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Nineteenth-century cities: essays in the new urban history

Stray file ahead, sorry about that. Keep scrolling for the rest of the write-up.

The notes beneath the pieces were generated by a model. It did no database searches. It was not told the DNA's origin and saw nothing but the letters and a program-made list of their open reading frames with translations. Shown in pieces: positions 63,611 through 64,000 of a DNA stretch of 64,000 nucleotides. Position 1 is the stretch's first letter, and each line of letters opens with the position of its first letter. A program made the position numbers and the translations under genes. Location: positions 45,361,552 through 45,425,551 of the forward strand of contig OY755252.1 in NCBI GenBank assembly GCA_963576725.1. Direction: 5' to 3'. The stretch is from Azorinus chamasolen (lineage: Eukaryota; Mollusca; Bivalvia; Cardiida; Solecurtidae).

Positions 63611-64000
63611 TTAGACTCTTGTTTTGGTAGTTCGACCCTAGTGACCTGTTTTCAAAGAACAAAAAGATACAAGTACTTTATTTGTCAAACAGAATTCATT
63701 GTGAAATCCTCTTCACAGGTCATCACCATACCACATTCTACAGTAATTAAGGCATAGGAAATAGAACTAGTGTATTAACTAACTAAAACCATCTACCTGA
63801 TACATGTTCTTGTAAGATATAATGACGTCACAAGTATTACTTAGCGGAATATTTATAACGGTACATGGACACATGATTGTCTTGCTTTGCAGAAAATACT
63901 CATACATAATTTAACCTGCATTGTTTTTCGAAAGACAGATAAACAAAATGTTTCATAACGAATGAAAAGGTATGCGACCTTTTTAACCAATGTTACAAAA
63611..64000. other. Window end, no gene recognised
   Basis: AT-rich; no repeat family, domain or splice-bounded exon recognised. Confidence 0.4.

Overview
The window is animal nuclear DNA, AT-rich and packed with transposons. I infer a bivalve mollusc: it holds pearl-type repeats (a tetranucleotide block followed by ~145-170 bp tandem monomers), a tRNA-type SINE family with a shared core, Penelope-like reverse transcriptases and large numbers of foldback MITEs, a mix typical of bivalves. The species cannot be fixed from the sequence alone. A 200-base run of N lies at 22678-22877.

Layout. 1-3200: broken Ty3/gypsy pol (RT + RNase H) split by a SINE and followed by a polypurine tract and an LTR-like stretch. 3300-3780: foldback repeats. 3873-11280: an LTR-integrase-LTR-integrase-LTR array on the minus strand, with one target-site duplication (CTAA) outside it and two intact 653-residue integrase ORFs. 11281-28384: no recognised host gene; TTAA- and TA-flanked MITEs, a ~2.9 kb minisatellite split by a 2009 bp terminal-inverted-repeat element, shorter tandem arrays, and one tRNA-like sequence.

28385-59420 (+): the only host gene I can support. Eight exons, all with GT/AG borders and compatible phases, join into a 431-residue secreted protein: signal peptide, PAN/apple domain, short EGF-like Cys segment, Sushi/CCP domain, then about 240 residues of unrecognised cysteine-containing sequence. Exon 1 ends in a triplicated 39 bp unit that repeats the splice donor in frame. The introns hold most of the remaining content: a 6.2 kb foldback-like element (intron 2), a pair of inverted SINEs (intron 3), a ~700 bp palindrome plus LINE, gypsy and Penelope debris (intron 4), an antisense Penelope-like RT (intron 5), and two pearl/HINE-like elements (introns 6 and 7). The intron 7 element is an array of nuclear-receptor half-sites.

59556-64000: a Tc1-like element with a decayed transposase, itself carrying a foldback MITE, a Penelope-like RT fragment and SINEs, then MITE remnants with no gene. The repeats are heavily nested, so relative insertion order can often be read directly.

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This book, based on a conference at Yale University, explores ways of understanding the first industrial cities to cities of today. The essays in the book define what has come to be known as the “new urban history.” The cities studied range from small communities – such as Springfield, Massachusetts – to giants like Philadelphia, Chicago, and Boston. While the majority of the contributors deal with American cities, four essays examine cities in Canada, England, France, and Colombia. The essays explore such areas as urban patterns of class stratification, changing rates of occupational and residential mobility, social origins of particular elite groups, the relations between political control and social class, differences in opportunities for various ethnic groups, and the relationships between family structure and city life. In all these fields, the authors relate sociological theory to the historical materials.

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